Q: What was the referendum in Albuquerque- how did it come about, what did you win last Tuesday, and and what conditions led to that victory?

A: This summer, out-of-state activists gathered signatures to place a measure on the Albuquerque ballot that would ban abortion after twenty weeks, the first of its kind to be introduced in a municipal-level election. Alongside other organizations, Young Women United led the Respect ABQ Women campaign, reflecting the experiences of New Mexican communities of color, people of faith and young people. For years Young Women United has been keeping careful watch over conservative tactics against reproductive rights and has strategized to maintain access women and families have to full range of reproductive health options in our state. Together with women, families, and allied organizations, Young Women United was proud to be one of the leaders of the Respect Albuquerque Women campaign centered on the right of every person to make decisions about abortion for themselves.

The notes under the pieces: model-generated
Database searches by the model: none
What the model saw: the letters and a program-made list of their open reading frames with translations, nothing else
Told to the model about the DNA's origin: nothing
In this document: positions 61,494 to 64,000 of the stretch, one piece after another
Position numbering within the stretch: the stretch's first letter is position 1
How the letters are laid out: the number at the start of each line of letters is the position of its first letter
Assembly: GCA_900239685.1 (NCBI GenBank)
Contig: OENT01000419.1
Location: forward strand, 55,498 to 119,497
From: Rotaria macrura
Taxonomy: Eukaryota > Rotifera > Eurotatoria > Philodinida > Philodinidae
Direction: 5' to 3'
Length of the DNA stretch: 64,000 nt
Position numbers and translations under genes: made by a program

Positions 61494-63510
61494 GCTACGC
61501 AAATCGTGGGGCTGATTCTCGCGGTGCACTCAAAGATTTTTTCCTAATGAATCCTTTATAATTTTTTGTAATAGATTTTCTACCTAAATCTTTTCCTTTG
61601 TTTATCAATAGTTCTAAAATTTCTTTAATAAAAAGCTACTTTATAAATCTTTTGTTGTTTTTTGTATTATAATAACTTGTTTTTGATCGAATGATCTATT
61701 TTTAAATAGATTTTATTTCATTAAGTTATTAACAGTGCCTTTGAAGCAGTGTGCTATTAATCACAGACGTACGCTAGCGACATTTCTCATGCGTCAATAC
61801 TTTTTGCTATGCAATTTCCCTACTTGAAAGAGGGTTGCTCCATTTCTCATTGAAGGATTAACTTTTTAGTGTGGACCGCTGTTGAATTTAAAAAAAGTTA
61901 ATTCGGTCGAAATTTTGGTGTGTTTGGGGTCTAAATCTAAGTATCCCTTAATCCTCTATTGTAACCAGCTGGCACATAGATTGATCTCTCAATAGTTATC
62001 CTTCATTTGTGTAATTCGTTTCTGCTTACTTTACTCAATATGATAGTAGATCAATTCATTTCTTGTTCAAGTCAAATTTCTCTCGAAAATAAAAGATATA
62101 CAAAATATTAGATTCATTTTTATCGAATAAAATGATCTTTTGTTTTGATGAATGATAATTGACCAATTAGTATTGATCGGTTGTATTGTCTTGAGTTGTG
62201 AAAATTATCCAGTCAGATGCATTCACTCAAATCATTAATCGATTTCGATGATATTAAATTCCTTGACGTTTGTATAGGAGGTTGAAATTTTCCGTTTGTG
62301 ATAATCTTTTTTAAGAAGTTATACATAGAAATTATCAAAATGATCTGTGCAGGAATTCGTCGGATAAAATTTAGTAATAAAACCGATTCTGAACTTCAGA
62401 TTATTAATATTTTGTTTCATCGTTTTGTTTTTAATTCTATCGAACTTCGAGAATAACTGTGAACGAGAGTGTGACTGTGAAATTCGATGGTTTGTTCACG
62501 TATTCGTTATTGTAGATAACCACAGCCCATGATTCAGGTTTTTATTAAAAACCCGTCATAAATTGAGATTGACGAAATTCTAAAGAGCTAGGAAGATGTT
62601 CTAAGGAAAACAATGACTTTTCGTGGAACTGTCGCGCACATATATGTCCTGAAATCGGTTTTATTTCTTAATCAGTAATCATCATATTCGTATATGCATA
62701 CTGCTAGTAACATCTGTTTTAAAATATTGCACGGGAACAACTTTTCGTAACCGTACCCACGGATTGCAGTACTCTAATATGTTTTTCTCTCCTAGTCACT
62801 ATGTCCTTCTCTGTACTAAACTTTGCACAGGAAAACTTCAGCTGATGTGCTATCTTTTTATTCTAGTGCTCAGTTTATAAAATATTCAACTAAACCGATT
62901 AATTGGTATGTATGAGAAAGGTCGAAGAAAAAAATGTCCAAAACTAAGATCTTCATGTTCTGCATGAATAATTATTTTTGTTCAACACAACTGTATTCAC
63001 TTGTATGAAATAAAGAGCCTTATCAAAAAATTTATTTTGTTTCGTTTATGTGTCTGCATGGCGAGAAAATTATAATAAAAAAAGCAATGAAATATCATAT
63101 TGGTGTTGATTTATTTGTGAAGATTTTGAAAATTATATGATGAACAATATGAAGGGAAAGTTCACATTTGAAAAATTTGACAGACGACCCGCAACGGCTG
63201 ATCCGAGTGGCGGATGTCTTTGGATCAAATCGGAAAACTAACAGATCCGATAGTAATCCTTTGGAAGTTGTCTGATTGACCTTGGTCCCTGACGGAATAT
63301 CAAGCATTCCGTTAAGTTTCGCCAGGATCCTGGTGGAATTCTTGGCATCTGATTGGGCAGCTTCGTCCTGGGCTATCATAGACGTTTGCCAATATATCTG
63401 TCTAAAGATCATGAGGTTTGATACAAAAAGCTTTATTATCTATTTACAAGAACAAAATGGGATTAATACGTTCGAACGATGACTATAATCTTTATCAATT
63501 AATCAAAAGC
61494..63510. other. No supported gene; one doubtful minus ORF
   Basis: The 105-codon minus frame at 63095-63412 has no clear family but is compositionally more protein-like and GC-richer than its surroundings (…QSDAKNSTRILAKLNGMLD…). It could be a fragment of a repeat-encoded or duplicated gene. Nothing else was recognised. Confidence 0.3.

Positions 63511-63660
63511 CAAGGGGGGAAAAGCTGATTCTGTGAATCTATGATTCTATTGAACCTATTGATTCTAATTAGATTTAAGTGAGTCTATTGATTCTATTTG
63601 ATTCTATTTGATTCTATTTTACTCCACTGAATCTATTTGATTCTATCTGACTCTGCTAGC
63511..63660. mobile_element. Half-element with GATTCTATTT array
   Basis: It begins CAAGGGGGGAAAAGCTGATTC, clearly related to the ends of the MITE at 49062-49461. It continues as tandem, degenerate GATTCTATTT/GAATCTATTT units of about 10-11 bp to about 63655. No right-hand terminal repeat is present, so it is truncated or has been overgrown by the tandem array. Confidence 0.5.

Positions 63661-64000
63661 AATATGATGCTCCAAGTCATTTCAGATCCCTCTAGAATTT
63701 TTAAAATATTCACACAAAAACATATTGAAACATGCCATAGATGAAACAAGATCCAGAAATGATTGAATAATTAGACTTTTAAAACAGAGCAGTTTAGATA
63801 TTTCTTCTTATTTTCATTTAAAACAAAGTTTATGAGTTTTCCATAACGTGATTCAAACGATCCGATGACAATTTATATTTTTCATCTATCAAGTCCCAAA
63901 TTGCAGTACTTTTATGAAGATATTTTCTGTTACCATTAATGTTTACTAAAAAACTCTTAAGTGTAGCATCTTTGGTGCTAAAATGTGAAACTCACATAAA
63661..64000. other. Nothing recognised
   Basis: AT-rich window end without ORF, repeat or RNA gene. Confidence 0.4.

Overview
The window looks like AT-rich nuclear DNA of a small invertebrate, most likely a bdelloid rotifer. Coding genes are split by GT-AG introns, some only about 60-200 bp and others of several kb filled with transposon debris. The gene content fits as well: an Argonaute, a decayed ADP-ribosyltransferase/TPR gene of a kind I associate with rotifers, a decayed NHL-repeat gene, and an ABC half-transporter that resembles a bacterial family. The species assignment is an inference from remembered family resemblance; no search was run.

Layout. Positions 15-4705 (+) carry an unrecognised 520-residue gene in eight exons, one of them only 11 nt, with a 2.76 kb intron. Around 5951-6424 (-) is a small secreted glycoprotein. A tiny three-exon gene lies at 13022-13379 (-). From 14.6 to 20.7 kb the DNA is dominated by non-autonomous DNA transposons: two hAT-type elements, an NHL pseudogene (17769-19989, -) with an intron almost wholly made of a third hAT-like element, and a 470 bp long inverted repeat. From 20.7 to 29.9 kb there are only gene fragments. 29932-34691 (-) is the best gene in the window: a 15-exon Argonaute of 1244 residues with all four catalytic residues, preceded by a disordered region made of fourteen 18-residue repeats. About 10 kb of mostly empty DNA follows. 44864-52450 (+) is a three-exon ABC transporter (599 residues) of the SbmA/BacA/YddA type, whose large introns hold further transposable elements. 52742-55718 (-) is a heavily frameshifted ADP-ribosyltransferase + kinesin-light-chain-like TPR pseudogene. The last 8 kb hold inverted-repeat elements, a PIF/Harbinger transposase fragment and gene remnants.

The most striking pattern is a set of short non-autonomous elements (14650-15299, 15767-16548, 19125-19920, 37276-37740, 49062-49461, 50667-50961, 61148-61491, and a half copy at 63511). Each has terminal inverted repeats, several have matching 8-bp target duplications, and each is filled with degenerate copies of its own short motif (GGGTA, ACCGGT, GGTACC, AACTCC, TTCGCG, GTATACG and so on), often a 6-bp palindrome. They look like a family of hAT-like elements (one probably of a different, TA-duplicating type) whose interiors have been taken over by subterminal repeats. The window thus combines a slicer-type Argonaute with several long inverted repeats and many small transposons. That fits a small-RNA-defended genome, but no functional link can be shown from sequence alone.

Instead of making the ballot measure a debate about prolife vs. prochoice, YWU worked diligently to have real and honest conversations with our communities about the complexities around decisions about abortion. Our families make difficult decisions about their lives every day and decisions about abortion, like many others, belong in their hands.

We know that despite huge misconceptions about people of color opposing abortion, our communities understand what it means to have our bodies regulated. We also know that communities of color have been historically left out of conversations about reproductive rights